Inge was industrious and a good workman. When he had saved enough money, he repaid McCreery for the sum spent to buy his freedom from his Missouri owner. Later, he saved enough to buy eighty acres of land near the Negro settlement.
    A woman from Indiana with a small son came to "Africa." Unable to support the boy, she gave him to Inge and his wife, who raised him. Jimmy Hargraves, this boy, still lives in "Africa." He does not know his exact age, but believes he is more than ninety years old.
    Hargraves proved to his foster parents that he appreciated all that they did for him. A good workers, he took care of them as long as they lived. He was a good cook, serving as camp cook for the railroad construction crews that built the road from Benton to Thompsonville. For twenty-five years he was a chef in a large Chicago hotel. Many wedding cakes and special dinners were prepared by him for the white residents of the communities around "Africa."
    Just prior to the Civil War, feeling ran high, and some Southern sympathizers warned the Negroes of "Africa" to leave their homes. Frightened, three wagon loads of them, with most of their family possessions, started up the old Sarahsville road, past Liberty Church, on their way out of the region.
    It was Sunday morning, and the church members gathered for Sunday School found out what was taking place. They persuaded the Negroes to return to their homes, promising that they would not be molested. The Negroes turned back, and the Southern sympathizers were not heard from again.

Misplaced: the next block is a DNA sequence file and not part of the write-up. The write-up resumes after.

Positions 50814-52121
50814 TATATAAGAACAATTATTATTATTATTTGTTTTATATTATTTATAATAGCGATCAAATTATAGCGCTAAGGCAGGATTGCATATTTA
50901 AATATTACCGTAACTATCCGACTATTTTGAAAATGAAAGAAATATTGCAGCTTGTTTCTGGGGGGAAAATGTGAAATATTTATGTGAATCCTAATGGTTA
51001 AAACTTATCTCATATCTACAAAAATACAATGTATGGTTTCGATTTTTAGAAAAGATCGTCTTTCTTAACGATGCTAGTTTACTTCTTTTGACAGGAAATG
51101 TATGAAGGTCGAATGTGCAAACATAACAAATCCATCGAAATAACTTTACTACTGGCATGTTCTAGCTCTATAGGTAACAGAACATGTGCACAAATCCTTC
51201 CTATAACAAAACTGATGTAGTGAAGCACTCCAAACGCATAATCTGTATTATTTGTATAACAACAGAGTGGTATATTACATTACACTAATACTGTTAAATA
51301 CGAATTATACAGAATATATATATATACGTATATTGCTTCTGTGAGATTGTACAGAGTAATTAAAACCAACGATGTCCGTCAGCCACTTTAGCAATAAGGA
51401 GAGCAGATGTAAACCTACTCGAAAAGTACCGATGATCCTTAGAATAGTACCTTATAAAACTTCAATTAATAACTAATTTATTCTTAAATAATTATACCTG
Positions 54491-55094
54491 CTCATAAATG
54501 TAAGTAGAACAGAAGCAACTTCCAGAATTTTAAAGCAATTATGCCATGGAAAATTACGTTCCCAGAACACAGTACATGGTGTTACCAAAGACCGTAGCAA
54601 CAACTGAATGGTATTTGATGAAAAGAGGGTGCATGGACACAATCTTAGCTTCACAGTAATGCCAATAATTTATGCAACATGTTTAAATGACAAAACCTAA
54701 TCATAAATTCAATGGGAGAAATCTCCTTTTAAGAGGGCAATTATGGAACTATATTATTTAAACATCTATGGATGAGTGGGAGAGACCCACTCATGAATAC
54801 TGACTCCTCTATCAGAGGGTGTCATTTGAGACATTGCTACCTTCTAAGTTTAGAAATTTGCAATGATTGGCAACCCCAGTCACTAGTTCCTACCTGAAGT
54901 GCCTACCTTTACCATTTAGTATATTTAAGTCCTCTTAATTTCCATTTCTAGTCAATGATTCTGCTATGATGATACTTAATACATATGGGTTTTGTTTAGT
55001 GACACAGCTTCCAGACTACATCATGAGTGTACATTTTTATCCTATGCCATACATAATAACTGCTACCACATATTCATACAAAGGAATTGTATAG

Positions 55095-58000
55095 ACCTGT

These Negroes of "Africa" never have been a detriment to the communities around them. They have been self-supporting and have attended to their own affairs. Some have taken advantage of all the opportunities that have come their way. In recent years, several have finished high school, and a few have attended college. Miss Ary Dimple Bean completed her high school work at Marion, and was graduated, in 1924, from a two-year college course at Southern Illinois Normal University.
    The settlement is not as large as it once was, but at the present time it covers 540 acres, with about forty persons living thereon. In all the years of its existence there never has been a town, the inhabitants being almost universally farmers. Their economic status is now, and always has been up to the level of white citizens. Jerry Bean is the most progressive farmer in the settlement at this time.

Webmaster's Note: It's been pointed out by a descendant of the McCreerys that some of the facts in this article doesn't match the official records. That in itself isn't surprising. Chloe wrote from the oral traditions and possibly some of the early county histories, which themselves were often based on family tales. Because the McCreery family settled in this area when it was still Gallatin County, and possibly even before that county existed according to at least one source, pinpointing their arrival along with the arrival of their slaves is almost impossible. One mistake that has been pointed out that can be confirmed is the deed of sale involving Robert in 1816. According to Scott K. Williams, a descendant who has checked the records, the year is 1815 and Robert is deeding the three slaves back to his father John, just reverse of what is recalled.

There is much more to this story, and as of June 2004, I am trying to figure it all out for a chapter in my upcoming book on the Old Slave House titled Slaves, Salt, Sex & Mr. Crenshaw.

For more on kidnappings in Southern Illinois' history check out the Reverse Underground Railroad page and the information on the Old Slave House.
Created April 26, 1998 by Jon Musgrave. Updated June 29, 2004